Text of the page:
Photonics can transform the UK, says IOP report launched on global day of light

31 May 2018

The photonics industry already contributes £13bn to the UK economy and employs 65,000 people, and it has huge potential to revolutionise diverse sectors from satellite communications to healthcare, according to a report launched by IOP with an event on the first International Day of Light.

Photonics can transform the UK, says IOP report launched on global day of light

The publication – The Health of Photonics: how light-based technologies are solving industry challenges, and how they can be harnessed to impact future economic growth – maps the UK research landscape in photonics and shows in detail how the industry has the current and future solutions to address the Government’s “Grand Challenges”. These include an ageing society, AI and the data-driven economy, clean growth, the future of mobility, food safety and increasing productivity.

Dr James McKenzie, IOP’s Vice-President for Business (pictured above), said that although the photonics sector was very fragmented and consisted mainly of small and medium-sized companies, it was diverse in its applications and geographically, and the UK had a very strong presence in several sectors including lasers, lighting, defence and LiFi. Getting that message across was one of the key aims of the report, he said.

Several industry leaders who contributed to the report’s case studies on aerospace, communications, defence, energy, food, healthcare, lighting and manufacturing spoke at the launch event on 16 May.

Giving an overview of the breadth of photonics, Dr David Binks, a Reader at the University of Manchester and recently chair of IOP’s Quantum Electronics and Photonics Group, said there were fundamental reasons to believe that photonics would remain a key enabling technology. Light-based technology has a huge capacity to carry data, he said, and a team at University College London had recently demonstrated that optical communications had the potential to transmit data at 1TB/s – equivalent to sending the complete works of Shakespeare 100,000 times a second.

Photonic devices are becoming more efficient and cheap to make and photons are a plentiful source of energy, far outstripping fossil fuels, while making cheap photovoltaic cells is “just a problem of technology”, he argued. Describing photons as “accessible quantum objects”, he said they were already being used in quantum cryptography and will be used for quantum computing and quantum metrology and sensing. “Photonics is here to stay,” he said.

Dr John Lincoln, Principal Consultant at Harlin Ltd and Chief Executive of the Photonics Leadership Group, said that, relative to the rest of the EU, the UK photonics industry came joint second with the Netherlands and France in terms of output, though as defence was excluded from the figures this underestimated the UK’s strength. The Government had allocated £4.7bn to the Industrial Strategy Challenge Fund and submissions for spending on research into autonomous vehicles, sensors, lasers and compound semiconductors totalling £400m had been made. “We anticipate that outcomes will be announced in the autumn following an in-depth review over the summer,” he said.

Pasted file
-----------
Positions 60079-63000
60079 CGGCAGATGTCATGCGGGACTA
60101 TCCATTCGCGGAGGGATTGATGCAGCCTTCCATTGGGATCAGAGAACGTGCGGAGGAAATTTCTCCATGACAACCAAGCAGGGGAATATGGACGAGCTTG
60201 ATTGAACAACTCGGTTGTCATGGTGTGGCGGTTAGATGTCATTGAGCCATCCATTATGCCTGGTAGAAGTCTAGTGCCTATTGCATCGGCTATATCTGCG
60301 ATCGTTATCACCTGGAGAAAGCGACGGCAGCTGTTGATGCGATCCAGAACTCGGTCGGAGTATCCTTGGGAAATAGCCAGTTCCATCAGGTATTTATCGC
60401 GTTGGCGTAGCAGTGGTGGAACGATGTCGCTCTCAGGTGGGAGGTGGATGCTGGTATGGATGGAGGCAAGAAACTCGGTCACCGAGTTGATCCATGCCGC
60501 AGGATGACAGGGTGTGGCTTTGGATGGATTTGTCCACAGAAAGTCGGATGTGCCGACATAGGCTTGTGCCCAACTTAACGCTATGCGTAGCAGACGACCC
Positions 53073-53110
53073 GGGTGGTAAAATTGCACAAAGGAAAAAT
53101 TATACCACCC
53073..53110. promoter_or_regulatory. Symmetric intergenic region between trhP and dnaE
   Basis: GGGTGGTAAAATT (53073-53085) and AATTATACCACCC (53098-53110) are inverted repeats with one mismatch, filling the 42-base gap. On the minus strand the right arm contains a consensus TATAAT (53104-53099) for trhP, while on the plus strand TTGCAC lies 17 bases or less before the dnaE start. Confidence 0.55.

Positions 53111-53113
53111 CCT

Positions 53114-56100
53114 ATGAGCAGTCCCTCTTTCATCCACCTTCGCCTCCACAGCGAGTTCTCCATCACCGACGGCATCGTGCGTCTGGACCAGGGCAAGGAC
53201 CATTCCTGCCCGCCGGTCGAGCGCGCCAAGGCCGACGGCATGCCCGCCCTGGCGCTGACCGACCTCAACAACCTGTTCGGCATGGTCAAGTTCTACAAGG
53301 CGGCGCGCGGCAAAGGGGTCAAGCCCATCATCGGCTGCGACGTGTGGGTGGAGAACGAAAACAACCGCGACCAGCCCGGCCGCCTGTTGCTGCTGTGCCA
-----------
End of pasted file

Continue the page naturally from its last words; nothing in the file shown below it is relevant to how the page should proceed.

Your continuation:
Photonics can transform the UK, says IOP report launched on global day of light

Fenella Frost, from PhotonStar LED Group plc, said there had been a rapid increase in the efficiency of LEDs, which were becoming cheaper and lasting longer. LEDs now achieved an efficiency of 140 lumens per watt but developers had a target to achieve 200 lm/W by 2020. Almost every building now has LED lighting, she said, and one of the applications is in providing lighting to help people bring their body clock back into line with natural Circadian rhythms, especially in settings for elderly people. Research in this area focused on how to deliver what is effectively a drug, i.e. suitably tailored lighting, she said.

Participants also heard from Javad Anzalchi, System Architecture and Validation (Space Systems) at Airbus, who said that satellite communications currently use the radio frequency spectrum. This has limited bandwidth and the industry could not rely only on the current frequency spectrum to fulfil future demand. Moving to higher frequencies as well as using light-based systems could be a way forward, he said. The mass, power consumption and thermal dissipation of the payload is a limiting factor. While a metre of coaxial cable weighs 100g, a metre of fibre optic cable weighs only 2g. For example, in a light-based telecoms satellite payload, fibre optic cables could replace thousands of coaxial interconnecting cables, enabling substantial weight reduction, he said.

Dr Allan Colquhoun, of Leonardo and a council member of the Scottish Optoelectronics Association, said that although much imaging and sensing is still driven by silicon-based systems, the future belongs to quantum technology including quantum clocks, quantum computational imaging and sensing single photons.